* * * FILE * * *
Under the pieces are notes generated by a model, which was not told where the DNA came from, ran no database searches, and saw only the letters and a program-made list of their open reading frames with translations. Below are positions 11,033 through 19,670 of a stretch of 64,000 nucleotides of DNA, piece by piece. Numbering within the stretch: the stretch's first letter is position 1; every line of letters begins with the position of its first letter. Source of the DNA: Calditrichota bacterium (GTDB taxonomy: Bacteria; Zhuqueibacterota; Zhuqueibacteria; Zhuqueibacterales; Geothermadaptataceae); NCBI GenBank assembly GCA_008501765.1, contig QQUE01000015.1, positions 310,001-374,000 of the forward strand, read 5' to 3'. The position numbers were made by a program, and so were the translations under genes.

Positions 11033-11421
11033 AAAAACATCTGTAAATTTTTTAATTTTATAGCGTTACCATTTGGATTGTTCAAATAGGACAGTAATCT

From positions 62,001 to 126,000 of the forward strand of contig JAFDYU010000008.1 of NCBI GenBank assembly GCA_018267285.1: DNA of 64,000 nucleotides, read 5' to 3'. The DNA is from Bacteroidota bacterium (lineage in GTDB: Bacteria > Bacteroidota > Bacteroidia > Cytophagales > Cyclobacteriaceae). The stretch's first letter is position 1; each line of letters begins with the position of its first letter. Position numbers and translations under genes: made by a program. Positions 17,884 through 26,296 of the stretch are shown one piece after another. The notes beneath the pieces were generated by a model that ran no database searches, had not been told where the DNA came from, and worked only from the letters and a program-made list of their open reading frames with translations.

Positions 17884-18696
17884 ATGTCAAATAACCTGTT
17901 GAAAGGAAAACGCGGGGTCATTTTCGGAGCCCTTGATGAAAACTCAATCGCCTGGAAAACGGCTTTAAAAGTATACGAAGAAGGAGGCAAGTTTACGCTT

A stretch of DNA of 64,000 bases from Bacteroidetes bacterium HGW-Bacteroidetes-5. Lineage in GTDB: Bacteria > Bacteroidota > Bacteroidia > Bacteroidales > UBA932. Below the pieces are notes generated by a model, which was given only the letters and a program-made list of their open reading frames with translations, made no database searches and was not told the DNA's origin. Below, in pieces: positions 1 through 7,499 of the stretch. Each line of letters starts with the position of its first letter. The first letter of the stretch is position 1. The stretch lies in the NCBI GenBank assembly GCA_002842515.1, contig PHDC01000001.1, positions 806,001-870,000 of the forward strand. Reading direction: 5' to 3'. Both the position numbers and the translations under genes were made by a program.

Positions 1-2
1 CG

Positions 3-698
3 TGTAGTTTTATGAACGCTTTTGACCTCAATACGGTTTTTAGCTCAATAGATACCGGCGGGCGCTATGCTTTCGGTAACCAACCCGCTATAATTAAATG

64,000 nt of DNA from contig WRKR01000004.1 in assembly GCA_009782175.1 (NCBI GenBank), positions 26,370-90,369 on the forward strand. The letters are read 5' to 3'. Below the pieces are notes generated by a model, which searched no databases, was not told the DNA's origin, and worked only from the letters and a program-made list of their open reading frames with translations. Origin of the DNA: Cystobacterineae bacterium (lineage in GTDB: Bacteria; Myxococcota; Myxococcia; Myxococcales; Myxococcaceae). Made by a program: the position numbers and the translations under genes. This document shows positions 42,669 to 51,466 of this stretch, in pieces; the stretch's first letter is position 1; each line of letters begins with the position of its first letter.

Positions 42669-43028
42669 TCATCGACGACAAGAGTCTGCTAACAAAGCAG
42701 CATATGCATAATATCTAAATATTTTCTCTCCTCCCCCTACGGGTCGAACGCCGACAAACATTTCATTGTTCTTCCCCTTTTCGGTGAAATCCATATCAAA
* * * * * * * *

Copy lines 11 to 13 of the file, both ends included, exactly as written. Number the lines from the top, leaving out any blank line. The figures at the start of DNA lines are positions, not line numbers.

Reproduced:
Positions 3-698
3 TGTAGTTTTATGAACGCTTTTGACCTCAATACGGTTTTTAGCTCAATAGATACCGGCGGGCGCTATGCTTTCGGTAACCAACCCGCTATAATTAAATG

64,000 nt of DNA from contig WRKR01000004.1 in assembly GCA_009782175.1 (NCBI GenBank), positions 26,370-90,369 on the forward strand. The letters are read 5' to 3'. Below the pieces are notes generated by a model, which searched no databases, was not told the DNA's origin, and worked only from the letters and a program-made list of their open reading frames with translations. Origin of the DNA: Cystobacterineae bacterium (lineage in GTDB: Bacteria; Myxococcota; Myxococcia; Myxococcales; Myxococcaceae). Made by a program: the position numbers and the translations under genes. This document shows positions 42,669 to 51,466 of this stretch, in pieces; the stretch's first letter is position 1; each line of letters begins with the position of its first letter.